A History of Architecture in 100 Buildings by Dan Cruikshank (Firefly Books, $39.95, 352 pages)
Architecture is an all-embracing adventure without end. It is a story that can never be completed as long as mankind continues to build, to invent, to discover; it is the story told by this book.
The modest dimensions of 100 Buildings place this book somewhere between two genres – popular survey and coffee table. What sets it apart from both is the serious, understated way author Dan Cruickshank sets forth his take on the place of architecture in the world. Specifically, he goes into just the right amount of narrative to bring the icons, pioneers of constructions and breathtakingly beautiful creations here on earth alive for the reader.
The illustrations and descriptions are superb but not overly fatuous. After all, we’re using the perspective taken by a writer in 2015. Students of architecture have no doubt studied many of the 100 buildings. There are a few contemporary additions to the mix, which serve to keep Cruickshank’s history fresh and relatable.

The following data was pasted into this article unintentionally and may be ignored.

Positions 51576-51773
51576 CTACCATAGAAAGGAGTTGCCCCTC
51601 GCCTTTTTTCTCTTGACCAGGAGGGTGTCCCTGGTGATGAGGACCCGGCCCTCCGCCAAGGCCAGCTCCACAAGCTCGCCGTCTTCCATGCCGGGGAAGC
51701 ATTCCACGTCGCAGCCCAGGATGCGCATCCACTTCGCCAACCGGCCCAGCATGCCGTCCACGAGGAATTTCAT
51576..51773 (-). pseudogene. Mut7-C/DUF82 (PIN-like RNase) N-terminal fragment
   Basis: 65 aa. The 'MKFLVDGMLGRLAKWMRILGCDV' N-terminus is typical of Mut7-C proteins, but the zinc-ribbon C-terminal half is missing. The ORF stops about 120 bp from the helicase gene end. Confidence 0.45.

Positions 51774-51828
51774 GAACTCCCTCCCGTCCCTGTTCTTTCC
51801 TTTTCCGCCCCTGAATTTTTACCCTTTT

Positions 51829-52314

Sadly, there have been a few casualties of late in the Middle East. The power of architecture may well be lost on those who are lashing out. And, on a positive note, some nearly destroyed exemplary structures have been reconstructed. Most of the featured examples herein will be steadfastly holding their places in history long after we are merely dust.
A review copy was provided by the publisher. This book was released on September 24, 2015.